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Tag "Engineering and Technology"

Holding onto Energy: New insights into lithium sulfur batteries

Holding onto Energy: New insights into lithium sulfur batteries

Batteries have revolutionized modern life. Now, there is a push for bat­teries to undergo their own revolution. The electronics we use on a dai­ly basis run on lithium-ion batteries, but a new battery with lower cost and higher energy density

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Wrap it, Wear it, Robotic?

Wrap it, Wear it, Robotic?

What if there existed a gadget that could take an inanimate object and turn it into life? Researchers at Yale have been imagining and working on robotic skins that do just this. Rebecca Kramer-Bottiglio, Assistant Professor of Mechanical Engineering &

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Do Self-Driving Cars Have Morals?

Do Self-Driving Cars Have Morals?

With the rise of self-driving cars has come the grim reality that cars may have to choose between saving one life and ending another. Unlike a reckless human driver, an autonomous vehicle itself cannot be held legally or morally responsible

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Robotic Role Models Show Therapeutic Promise

Robotic Role Models Show Therapeutic Promise

We often take for granted our ability to detect social cues such as facial expressions and body language. For many children diagnosed with autism spectrum disorder (ASD),  this social-communicative ability is not innate and instead must be learned. Unfortunately, most

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Membranes Versus Microbes: How Yale and Shandong University researchers are zapping antibiotic-resistant bacteria in our water supply

Membranes Versus Microbes: How Yale and Shandong University researchers are zapping antibiotic-resistant bacteria in our water supply

Fishing can be quite the challenge, even for the experienced fisherman. The challenge of removing every live fish from the ocean thus seems rather silly. It becomes even more difficult when the problem is scaled down to the world of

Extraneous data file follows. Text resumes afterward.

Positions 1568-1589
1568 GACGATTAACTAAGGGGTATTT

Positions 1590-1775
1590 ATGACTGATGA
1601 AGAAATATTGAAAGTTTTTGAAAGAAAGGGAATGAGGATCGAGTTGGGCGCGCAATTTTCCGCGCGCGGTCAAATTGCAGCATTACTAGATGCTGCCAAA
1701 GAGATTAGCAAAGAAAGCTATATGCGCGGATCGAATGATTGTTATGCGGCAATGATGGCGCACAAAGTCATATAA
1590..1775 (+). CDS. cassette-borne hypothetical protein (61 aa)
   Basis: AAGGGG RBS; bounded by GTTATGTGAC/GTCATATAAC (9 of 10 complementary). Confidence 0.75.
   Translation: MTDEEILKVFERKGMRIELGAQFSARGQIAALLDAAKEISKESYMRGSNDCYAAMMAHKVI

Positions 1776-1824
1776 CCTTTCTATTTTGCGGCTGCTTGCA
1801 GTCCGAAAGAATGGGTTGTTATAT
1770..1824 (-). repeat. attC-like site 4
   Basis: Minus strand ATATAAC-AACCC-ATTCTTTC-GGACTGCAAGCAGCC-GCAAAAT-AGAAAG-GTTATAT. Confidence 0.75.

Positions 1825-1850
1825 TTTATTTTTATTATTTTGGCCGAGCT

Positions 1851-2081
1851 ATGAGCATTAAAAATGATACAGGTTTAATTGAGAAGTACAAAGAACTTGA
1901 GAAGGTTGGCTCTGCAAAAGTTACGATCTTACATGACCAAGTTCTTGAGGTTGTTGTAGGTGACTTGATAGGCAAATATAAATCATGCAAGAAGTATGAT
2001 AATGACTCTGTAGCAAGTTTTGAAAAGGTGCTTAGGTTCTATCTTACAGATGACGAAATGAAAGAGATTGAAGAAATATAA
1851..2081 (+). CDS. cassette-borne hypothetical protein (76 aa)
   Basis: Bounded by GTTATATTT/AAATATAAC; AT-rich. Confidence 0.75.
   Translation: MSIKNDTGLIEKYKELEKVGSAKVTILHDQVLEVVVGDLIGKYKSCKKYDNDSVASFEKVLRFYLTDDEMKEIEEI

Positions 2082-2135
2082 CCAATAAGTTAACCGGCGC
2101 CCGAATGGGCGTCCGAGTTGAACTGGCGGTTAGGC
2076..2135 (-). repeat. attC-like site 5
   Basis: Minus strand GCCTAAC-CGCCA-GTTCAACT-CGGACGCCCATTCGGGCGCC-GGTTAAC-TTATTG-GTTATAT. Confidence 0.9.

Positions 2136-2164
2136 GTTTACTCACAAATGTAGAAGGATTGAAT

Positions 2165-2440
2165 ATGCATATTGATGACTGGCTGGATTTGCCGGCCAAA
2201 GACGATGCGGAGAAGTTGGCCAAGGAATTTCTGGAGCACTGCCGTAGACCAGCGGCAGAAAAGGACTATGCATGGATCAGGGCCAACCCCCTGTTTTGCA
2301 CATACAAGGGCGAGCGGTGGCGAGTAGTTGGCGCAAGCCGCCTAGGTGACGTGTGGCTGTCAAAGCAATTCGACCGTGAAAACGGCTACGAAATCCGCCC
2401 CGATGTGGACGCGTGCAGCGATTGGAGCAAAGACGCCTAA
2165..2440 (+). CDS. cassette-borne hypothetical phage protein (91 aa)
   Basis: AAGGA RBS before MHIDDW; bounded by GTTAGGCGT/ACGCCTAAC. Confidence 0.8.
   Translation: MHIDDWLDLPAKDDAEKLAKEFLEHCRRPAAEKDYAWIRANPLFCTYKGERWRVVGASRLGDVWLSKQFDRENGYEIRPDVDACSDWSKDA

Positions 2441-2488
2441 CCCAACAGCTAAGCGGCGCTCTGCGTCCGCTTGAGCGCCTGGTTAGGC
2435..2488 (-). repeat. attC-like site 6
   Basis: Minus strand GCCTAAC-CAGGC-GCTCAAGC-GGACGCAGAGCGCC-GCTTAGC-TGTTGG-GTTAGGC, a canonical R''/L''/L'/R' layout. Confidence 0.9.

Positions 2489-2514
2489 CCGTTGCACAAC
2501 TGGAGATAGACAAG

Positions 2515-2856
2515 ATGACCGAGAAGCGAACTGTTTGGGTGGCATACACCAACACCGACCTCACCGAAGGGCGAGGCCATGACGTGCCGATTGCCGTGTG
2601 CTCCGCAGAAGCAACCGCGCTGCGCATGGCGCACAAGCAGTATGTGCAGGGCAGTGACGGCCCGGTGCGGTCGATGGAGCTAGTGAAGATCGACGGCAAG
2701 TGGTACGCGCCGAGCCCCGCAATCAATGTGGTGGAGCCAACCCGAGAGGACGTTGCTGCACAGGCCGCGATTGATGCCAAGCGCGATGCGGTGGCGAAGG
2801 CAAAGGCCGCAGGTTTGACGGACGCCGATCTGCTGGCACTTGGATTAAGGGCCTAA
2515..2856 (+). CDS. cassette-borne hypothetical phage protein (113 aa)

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The Man Behind The Camera

The Man Behind The Camera

Alumni Profile: Eric Fossum (PhD ’84) Professor Eric Fossum (PhD ’84), 2018 recipient of the Yale Science & Engineering Association Award for Advancement of Basic and Applied Science, compares his work as an image sensor device physicist and engineer to

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Making the most of twists and turns: Harvesting mechanical energy with carbon nanotube yarns

Making the most of twists and turns: Harvesting mechanical energy with carbon nanotube yarns

American and South Korean scientists have developed carbon nanotube yarns that convert twisting and stretching motions into electrical signals. The applications range from wearable sensors to harnessing the energy of ocean waves.

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Brilliant Bacteria: Programming Bacteria to Make Materials

Brilliant Bacteria: Programming Bacteria to Make Materials

Researchers at Duke have used synthetic biology techniques to engineer bacteria to produce a protein capable of constructing an electronic pressure sensor when supplemented with gold nanoparticles. With a variety of future applications, this technology will diversify how we use microorganisms in biophysical systems.

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Real-Time Imaging of Dynamic Surfaces: A new microscope images surfaces 5000 times faster

Real-Time Imaging of Dynamic Surfaces: A new microscope images surfaces 5000 times faster

Researchers at the École Polytechnique Fédérale de Lausanne, Switzerland, have constructed a new microscope that can be used to observe chemical reactions on surfaces at the molecular level, 5000 times faster than current microscopes.

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Solarizing Through Social Networks

Solarizing Through Social Networks

Installing solar panels can be contagious. Dr. Kenneth Gillingham of Yale’s School of Forestry and Environmental Studies researches how solar adoption campaigns in Connecticut can take advantage of the peer effects of solar installation.

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